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USA 49-37 at Halftime

Shockingly, the Americans have still failed to pull away from China and its delirious jiayou-ing crowd. It's 49-37 at the half. But at least there's running and gunning, which the previous games here at the cleverly named Olympic Basketball Gymnasium were severely lacking.

With six minutes left in the half, Sun hit a three-pointer to tie the game at 29, and the crowd exploded with noise, although it was nowhere close to NBA playoff basketball noise. Of course, a huge chunk of seats are occupied by the media, which hurts the noise, and there are plenty of American boosters in the house.

The Americans are still flailing from the perimeter, failing to establish any kind of jump-shooting rhythm. Drives by Dwyane Wade and LeBron James, along with fast-break dunks, have been the team's biggest weapons. Wade has 12 points, while James and Howard have 11. China, on the other hand, survived almost entirely on the strength of its outside shooting.

Some sort of breaking point finally arrived late in the quarter, with consecutive Kobe Bryant dunks that completely silenced the crowd. As did the ensuing green-clad dancers twirling to classical music while tossing basketballs to each other. The NBA really needs to take over the entertainment here. Anyhow, the Americans ratcheted up the full-court defense, the Chinese guards faltered, LeBron began glowering at the crowd, and the lead suddenly went to double digits.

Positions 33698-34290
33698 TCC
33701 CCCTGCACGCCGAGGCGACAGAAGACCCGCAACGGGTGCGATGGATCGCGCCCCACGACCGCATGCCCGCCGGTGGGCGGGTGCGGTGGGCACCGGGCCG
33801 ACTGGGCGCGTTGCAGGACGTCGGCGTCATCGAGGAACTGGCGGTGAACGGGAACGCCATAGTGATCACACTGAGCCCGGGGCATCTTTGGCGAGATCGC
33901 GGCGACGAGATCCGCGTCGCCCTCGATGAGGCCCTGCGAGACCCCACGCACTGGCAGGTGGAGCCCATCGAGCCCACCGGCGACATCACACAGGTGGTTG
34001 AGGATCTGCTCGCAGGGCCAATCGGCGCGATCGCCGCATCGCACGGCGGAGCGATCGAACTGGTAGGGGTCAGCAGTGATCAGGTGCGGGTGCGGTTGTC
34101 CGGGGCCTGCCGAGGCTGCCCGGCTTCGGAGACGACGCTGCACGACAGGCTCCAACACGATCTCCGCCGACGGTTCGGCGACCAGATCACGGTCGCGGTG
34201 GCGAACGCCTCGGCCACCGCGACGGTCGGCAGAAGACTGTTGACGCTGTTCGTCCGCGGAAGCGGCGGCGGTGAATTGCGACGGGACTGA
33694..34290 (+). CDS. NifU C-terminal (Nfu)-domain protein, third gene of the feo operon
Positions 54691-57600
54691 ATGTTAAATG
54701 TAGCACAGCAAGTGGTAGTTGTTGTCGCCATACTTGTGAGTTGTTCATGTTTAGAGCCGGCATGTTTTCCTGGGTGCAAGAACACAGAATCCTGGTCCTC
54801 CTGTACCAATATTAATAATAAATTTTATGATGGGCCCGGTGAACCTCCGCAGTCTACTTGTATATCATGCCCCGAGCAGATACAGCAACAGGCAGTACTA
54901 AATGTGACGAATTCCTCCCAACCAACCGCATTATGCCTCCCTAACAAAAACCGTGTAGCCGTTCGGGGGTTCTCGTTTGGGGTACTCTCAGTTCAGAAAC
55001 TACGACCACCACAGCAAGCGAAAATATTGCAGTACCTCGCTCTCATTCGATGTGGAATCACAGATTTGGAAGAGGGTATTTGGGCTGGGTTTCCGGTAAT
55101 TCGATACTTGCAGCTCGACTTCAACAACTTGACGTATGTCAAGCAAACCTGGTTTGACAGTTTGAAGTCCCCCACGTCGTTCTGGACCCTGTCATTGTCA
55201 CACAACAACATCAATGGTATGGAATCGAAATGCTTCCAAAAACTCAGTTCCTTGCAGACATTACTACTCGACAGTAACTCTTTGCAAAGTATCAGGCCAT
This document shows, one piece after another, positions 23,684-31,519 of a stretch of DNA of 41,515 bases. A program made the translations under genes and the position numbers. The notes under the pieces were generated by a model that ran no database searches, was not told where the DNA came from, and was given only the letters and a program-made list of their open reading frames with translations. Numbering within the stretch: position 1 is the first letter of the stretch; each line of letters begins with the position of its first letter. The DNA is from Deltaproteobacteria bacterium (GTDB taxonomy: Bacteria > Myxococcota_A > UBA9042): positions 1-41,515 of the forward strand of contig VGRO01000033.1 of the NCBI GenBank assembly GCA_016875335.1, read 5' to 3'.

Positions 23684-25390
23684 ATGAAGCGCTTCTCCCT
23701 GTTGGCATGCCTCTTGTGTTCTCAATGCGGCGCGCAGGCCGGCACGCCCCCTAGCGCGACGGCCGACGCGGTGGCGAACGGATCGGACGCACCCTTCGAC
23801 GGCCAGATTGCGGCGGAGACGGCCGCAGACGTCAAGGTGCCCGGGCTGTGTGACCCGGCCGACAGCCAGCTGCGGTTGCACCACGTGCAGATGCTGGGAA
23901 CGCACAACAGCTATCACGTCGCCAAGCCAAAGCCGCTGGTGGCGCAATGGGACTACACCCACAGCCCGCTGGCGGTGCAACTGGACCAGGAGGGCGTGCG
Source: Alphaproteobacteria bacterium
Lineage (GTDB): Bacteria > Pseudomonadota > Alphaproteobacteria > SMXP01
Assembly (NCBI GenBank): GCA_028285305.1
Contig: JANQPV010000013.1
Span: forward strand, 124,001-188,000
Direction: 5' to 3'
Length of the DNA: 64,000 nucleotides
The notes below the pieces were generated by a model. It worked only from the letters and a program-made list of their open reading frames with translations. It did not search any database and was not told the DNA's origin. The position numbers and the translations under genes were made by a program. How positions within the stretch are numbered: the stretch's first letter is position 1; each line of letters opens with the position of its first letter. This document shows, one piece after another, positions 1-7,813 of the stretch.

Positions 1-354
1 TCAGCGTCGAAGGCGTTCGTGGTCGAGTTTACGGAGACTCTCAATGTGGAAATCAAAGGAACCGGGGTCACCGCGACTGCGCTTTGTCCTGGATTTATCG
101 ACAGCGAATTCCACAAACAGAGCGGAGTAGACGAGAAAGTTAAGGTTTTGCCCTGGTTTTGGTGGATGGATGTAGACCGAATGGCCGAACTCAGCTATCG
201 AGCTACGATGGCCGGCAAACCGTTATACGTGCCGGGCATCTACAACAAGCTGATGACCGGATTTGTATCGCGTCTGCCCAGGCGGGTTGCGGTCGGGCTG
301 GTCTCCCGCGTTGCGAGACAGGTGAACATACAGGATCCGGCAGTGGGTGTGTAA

Still, the USA's body language is placid and almost listless for the most part, surprising given the amount of hype this game received and the passion of the crowd. But the Americans will still win in a blowout. Oh, and President Bush got particularly excited by a Kobe-from-LeBron alley-oop.

By Dan Steinberg  |  August 10, 2008; 10:44 AM ET
Categories:  NBA , Olympics  
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Next: USA 74-48 After Three

Comments

You say the basketball stadium is cleverly named but I did not see where you said why it is clever. The name "Wukesong" means "Five Pines," also a subway stop, must surely be named after the famous "Five Pines" on Taishan where China's first Emperor took shelter from a downpour. The Chinese love such double meanings that refer both to a venerated cultural figure/event as well as the most everyday concepts such naming a basketball stadium "Five Pines" because the game requires five really tall dudes. This is an example of how the average Chinese both venerates his/her "5000-year-old" culture and holds it at an ironic distance.

Posted by: Daniel Heins | August 10, 2008 11:29 AM | Report abuse

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